New champions Mariners experience that winning feeling
Shedding their reputation as a 'drinking club with a rugby problem', Mariners have won the league title for the first time in the club's history.
Since forming 36 years ago when they split from BAA, Mariners' merriment off the pitch has not always produced winning performances on it.
That all changed at weekend, though, when Mariners defeated Renegades 17-14 at Warwick Academy in the penultimate game of the league season, opening up an unassailable lead at the top of table.
Mariners scored tries through Dustin Archibald and Kris Furbert, while Andy Boyce kicked two conversions and one penalty.
It capped off a memorable campaign for Mariners who had lifted the President's Cup, Sandys Boat Club Trophy and the Mariners Spirit Cup trophies already this season.
In the coming weeks they will defend their Nichol Shield.
The club's former president Keith Hodgkins, now chairman of the Bermuda Rugby Football Union, attributes Mariners' turnaround to their South African coach Johann Oosthuizen, who has been instrumental in changing the club's mindset.
“The Mariners have never had much success winning the league,” said Hodgkins, who had to referee the match due to a shortage of officials. “One of the things that has made a big difference is the coaching of Johan Oosthuizen; he's really changed the club into a committed team and instilled some good work ethics.
“Average players can play well under his coaching and are able to fit into any position.
“He has taken a group of rugby players and improved their fitness, core skills and has taught them how to win rugby games. Without any superstar players, the whole of the team is truly greater than the sum of its parts.”
While Hodgkins acknowledges that Mariners' players haven't always taken the game as seriously as they might have, he believes there's been a shift in the attitudes of the players under Oosthuizen's stewardship.
“I hate it every time people put stuff about rugby and drinking because there's a lot of good things going on right now, especially at the youth level,” said Hodgkins, who stepped down as Mariners' president to become the BRFU chairman last year.
“But yeah, back in the day I used to play for the club, we'd train once a week and never really took it as serious as we should; I think that's changing nowadays a bit.”
Gone are the days when expats formed the nucleus of Mariners' side, with the foundations of this season's success being built on a backbone of Bermudian sweat and toil.
It's another important factor, according to Hodgkins, in Mariners' recent reversal of fortunes.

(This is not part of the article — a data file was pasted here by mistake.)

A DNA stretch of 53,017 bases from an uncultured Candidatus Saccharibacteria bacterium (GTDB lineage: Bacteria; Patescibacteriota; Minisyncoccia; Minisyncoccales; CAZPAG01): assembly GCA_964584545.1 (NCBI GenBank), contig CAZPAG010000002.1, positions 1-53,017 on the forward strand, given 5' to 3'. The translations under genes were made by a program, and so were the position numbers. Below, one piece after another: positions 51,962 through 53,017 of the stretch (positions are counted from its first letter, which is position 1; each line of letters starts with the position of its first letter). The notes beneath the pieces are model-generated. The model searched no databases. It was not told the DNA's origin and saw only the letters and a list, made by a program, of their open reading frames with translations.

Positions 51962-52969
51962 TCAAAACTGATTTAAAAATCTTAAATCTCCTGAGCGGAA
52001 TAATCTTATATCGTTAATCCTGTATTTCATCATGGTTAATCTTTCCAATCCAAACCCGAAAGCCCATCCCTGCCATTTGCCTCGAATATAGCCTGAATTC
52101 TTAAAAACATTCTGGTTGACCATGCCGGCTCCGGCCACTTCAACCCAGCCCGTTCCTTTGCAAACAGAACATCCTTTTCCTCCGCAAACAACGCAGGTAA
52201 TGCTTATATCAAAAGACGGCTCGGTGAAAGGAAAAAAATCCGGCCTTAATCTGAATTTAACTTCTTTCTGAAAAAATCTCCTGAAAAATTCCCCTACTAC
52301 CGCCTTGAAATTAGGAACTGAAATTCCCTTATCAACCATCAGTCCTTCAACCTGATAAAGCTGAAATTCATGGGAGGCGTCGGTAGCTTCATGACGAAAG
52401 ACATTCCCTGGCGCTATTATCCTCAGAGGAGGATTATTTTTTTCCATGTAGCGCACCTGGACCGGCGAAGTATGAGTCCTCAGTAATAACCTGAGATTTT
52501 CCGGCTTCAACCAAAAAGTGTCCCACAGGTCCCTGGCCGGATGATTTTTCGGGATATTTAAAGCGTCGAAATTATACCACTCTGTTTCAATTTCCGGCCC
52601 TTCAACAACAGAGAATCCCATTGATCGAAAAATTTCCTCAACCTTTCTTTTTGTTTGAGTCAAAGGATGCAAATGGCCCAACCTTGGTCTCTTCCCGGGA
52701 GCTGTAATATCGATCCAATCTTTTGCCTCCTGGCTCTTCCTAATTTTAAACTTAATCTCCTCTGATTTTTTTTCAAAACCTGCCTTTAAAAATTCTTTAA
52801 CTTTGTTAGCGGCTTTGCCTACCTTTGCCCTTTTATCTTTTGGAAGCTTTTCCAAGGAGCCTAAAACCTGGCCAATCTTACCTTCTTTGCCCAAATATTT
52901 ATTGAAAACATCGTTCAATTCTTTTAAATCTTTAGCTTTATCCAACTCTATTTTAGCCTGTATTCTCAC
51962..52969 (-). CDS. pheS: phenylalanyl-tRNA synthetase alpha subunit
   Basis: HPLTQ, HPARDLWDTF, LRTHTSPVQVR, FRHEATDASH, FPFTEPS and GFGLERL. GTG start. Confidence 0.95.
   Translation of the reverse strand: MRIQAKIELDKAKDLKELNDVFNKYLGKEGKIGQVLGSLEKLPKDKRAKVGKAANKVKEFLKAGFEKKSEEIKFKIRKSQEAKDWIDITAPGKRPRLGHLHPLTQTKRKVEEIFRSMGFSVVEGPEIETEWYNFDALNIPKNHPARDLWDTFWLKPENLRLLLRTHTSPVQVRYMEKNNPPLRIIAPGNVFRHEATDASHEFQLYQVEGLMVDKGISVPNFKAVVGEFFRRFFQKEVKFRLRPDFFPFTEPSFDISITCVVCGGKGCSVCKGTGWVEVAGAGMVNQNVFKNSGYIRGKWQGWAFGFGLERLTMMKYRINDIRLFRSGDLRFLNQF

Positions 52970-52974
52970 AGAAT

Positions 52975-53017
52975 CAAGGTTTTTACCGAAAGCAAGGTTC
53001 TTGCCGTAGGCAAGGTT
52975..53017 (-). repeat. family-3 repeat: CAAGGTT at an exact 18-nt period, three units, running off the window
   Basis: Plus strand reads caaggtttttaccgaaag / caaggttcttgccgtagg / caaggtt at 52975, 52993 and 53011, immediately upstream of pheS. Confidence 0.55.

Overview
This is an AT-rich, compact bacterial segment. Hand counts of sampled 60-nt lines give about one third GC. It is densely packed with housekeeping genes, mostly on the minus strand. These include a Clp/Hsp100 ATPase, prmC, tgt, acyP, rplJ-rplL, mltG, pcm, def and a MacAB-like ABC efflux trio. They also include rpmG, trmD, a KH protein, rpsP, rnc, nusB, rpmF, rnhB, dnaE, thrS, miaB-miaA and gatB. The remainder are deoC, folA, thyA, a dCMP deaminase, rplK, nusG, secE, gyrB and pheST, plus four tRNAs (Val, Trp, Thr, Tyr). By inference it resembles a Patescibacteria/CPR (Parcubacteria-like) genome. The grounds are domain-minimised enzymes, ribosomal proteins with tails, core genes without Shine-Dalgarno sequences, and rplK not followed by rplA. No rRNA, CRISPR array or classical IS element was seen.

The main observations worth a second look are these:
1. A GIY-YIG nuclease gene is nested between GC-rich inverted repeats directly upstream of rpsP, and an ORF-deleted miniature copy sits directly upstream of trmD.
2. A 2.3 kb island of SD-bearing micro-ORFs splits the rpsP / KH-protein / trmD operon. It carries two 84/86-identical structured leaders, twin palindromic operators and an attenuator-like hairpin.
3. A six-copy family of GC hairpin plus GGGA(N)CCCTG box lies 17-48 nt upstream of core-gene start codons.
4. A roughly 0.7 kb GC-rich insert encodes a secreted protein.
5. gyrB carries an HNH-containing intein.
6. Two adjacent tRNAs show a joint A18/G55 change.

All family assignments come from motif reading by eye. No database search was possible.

“We did some youth development training about eight years ago at Warwick Academy and Saltus, basically building up a nucleus of Bermudians; they're all around 24 or 25 now,” he said.
“If you look at our team now, it has ten Bermudians on it. That's very important, it means you're not reliant on transient workers who can move on every few years. That's why Teachers Rugby Club has had a lot of success over the years because they have had a high number of Bermudians, and as a Union that's what we're pushing.”
Speaking as the BRFU chairman, Hodgkins feels it's of paramount importance the Island's four teams — Mariners, Renegades, Teachers and Police — commit to developing local talent.
He said: “We're trying to get these clubs with high percentages of Bermudians, and the expats who come in can join the clubs, add to the clubs, but not be the majority of them.
“Obviously I still look out for Mariners as an ex-player, but I want to see all four clubs do well and for there to be healthy competition between them.”
Mariners skipper David Rourke said echoed Hodgkins' sentiments regarding the virtues of Oosthuizen's coaching.
“By its very nature, a league is not won an any given day in isolation, it's the product of hard work and dedication over a long period of time.
“We started running around the Arboretum last July and have continued under Johann's direction practically twice a week since that.
“Players have joined us, players have left us, players have come out of retirement, players have gone into retirement and players have been available each and every week.
“It's our ability to adapt each week with our Mariners spirit at the core that has enabled us to become the most successful Mariners squad in the history of the club.”